Please excuse the very long post. I thought it would be worth it because so many photographers here are concerned with image permanence, and because the information that's been shared with me here goes against a lot of the conventional wisdom.

Initial questions were raised in this thread:

I had brought up some issues based on an old research paper that I'd found, and on dodgy memories of some other things I'd read a long time ago. But I couldn't answer a lot of the questions being raised. Happily, someone put me in touch with Douglas W. Nishimura, who's a Senior Research Scientist with the Image Permanence Institute at Rochester Institute of Technology. He may know more about this issue than anybody.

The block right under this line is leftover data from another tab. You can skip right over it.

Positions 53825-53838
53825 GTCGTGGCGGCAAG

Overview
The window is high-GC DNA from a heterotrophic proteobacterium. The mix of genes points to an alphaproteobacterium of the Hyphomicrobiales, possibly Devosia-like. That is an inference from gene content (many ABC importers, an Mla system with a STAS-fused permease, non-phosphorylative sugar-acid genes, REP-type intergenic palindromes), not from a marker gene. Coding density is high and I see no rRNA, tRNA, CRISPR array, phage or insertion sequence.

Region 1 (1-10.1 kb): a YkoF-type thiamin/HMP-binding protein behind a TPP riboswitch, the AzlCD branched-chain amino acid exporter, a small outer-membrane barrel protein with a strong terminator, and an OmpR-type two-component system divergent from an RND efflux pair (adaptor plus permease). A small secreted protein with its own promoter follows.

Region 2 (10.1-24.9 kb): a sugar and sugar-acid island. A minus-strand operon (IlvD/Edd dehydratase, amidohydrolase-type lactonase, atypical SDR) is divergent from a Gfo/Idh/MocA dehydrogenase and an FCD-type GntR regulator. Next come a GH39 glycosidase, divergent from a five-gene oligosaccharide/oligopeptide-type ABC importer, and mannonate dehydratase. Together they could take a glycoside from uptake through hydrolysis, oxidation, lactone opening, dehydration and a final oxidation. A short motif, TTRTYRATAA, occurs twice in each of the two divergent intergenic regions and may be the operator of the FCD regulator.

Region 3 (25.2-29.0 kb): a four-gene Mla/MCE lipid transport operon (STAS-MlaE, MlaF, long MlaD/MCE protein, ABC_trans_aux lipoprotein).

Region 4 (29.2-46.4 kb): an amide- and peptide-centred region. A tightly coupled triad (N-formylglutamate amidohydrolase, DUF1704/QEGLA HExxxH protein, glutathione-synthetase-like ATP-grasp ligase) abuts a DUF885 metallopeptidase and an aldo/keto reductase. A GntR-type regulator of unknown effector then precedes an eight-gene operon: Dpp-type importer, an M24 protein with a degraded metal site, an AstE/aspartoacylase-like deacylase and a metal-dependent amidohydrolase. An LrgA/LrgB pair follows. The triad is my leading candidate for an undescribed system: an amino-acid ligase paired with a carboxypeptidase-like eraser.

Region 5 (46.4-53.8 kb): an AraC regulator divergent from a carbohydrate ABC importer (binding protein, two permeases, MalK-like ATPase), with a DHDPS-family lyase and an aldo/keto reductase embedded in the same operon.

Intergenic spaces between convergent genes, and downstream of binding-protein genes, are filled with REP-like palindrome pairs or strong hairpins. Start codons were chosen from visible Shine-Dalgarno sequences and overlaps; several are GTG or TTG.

The reader's digest version is this: selenium toning is not very effective at protecting silver prints from deterioration, unless toning is carried out to an extreme degree. Gold toning is better, working at much lower doses. Sulfide toning is better still. Most surprising of all, incomplete washing of the prints, leading to trace amounts of thiosulfate in the paper, may actually improve permanence. But there are many caveats and twists and turns. It's worth reading the full text if it doesn't make your eyes glaze over.

Read the full text of Doug's note on Toning and Permanence